> > to everyday relating: to relating you and I relating better.
          > > I hope not to get into a detailed tangent about ontological systems
          > > (although I am guilty of speaking of ontology in a way I felt
          > > comfortable :-( (not necessarily in a way that was relevant).
          > >
          > >
          > > Comments?
          > >
          > >
          > > Thanks!!!!!!!!!!!!!!!!!!!!!!!!!!!!!!!!!!!
          > >
          >
        • eupraxis@aol.com
          Buber was not particularly fond of Palestinians, however, and advocated some less than kind practices for the latter. He was a racist, in fact. Otherwise, he
          Message 4 of 24 , Oct 4, 2007
          • 0 Attachment
            Buber was not particularly fond of Palestinians, however, and advocated some less than kind practices for the latter. He was a racist, in fact. Otherwise, he was a sanctimonious sack of ****. But other than that....

            Wil







            -----Original Message-----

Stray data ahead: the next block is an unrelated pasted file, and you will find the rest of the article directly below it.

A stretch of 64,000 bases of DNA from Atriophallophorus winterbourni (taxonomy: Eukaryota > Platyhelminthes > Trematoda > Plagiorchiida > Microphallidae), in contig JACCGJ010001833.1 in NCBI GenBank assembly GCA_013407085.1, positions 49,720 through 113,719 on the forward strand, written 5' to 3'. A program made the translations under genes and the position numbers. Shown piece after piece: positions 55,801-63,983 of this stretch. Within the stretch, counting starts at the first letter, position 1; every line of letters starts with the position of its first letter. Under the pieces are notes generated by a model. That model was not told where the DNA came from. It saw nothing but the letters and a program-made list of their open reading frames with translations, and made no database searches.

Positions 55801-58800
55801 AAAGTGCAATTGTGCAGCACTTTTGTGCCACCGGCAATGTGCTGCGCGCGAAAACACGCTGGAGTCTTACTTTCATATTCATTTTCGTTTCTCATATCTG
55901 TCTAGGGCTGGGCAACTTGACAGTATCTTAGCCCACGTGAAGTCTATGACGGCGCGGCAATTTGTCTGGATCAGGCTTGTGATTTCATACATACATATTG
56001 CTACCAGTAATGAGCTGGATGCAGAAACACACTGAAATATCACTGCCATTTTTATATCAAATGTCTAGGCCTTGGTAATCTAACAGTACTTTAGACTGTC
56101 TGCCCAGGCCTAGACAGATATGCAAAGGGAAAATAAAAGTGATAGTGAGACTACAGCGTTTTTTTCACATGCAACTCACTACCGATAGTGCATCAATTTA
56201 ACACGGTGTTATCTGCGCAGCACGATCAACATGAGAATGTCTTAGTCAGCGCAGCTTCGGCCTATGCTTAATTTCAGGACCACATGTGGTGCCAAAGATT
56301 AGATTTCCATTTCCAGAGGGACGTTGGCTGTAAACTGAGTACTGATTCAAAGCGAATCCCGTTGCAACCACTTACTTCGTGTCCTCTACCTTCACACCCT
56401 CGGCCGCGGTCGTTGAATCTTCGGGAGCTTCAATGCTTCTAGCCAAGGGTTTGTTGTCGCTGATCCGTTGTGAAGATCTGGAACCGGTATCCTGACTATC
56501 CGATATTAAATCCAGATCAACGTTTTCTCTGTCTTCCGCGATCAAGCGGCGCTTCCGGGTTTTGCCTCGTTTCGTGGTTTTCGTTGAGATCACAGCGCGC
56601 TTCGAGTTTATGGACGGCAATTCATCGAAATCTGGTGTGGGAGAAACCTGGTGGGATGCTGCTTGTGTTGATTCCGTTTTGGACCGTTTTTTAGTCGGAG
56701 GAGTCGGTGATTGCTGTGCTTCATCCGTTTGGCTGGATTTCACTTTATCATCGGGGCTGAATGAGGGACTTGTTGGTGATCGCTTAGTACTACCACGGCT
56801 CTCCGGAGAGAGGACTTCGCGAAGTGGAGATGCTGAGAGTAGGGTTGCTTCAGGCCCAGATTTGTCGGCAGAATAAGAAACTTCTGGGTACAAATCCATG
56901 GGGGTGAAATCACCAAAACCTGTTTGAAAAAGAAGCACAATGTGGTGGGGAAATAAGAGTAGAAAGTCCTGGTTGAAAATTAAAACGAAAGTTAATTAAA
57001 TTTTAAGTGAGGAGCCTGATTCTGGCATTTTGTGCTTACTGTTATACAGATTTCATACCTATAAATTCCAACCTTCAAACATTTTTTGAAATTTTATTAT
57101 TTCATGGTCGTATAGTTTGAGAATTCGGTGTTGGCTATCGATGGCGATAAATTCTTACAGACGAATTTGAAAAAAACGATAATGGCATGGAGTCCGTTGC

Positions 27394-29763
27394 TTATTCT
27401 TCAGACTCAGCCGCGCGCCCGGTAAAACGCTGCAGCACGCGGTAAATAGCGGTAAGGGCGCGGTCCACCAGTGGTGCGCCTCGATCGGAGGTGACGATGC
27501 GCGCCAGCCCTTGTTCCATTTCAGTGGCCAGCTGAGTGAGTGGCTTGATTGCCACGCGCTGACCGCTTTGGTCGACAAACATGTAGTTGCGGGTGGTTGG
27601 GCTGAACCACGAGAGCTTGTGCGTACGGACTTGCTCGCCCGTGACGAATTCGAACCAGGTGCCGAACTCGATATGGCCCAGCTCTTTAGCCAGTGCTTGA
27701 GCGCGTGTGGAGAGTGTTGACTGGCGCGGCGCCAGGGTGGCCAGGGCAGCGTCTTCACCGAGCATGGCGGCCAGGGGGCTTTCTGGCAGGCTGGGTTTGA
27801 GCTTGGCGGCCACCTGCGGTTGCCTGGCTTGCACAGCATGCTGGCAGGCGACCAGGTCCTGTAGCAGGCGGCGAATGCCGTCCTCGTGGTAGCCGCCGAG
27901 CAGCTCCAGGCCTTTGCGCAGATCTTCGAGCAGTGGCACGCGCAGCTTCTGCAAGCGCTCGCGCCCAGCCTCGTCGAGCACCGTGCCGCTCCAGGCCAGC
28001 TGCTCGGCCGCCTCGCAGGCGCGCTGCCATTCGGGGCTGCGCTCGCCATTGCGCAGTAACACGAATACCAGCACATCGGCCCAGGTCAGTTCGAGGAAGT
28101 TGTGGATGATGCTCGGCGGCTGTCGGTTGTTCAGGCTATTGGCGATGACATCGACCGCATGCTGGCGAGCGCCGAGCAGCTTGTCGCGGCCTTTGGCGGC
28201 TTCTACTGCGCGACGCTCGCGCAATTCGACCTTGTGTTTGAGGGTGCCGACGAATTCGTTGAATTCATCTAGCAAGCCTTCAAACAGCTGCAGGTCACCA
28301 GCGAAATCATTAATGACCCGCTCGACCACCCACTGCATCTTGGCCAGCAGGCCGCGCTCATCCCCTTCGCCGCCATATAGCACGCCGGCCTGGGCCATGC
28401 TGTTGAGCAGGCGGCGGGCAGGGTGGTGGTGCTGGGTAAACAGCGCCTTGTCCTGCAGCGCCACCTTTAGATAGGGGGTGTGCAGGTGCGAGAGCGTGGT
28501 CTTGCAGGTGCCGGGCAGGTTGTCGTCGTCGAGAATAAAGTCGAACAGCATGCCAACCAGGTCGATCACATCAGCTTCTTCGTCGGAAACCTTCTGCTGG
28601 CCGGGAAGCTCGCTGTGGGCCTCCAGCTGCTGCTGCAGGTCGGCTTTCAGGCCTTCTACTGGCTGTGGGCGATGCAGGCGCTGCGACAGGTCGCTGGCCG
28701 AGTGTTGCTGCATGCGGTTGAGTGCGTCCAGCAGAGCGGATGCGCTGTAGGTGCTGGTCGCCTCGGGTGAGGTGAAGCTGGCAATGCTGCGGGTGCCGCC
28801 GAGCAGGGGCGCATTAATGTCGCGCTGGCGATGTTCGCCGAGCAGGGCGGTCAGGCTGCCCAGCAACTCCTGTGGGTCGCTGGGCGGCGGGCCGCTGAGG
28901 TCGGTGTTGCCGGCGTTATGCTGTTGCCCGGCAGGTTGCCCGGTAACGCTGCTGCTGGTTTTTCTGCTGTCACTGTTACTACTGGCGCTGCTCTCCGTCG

From: rb <sportsfan007us@...>
            To: existlist@yahoogroups.com
            Sent: Thu, 4 Oct 2007 12:10 pm
            Subject: [existlist] Re: BUBER, SARTRE, CAMUS, HEIDEGGER

























            everyone,



            Thanks for the welcome.



            Buber (qua a neo-Kantian), says that when

            we use our association with

            another person mainly for

            our own ends/benefit,

            we are using them as an object.



            Dunno how you mean that

            the meaning of life is like a football pitch,

            but would love to learn the details.



            Best,

            rb



            both --- In existlist@yahoogroups.com, "louise" <hecubatoher@...> wrote:

            >

            > Hi, and welcome to the list. All sports fans welcome, of course,

            > within reason, and prejudice is naturally to be expected. Myself, I

            > see the entire meaning of life exemplified on the football pitch.

            > Copious interpretation is, however, required. I shall intersperse

            > comments within your text, below. Louise

            >

            > --- In existlist@yahoogroups.com, "sportsfan007us"

            > <sportsfan007us@> wrote:

            > >

            > > Hi,

            > >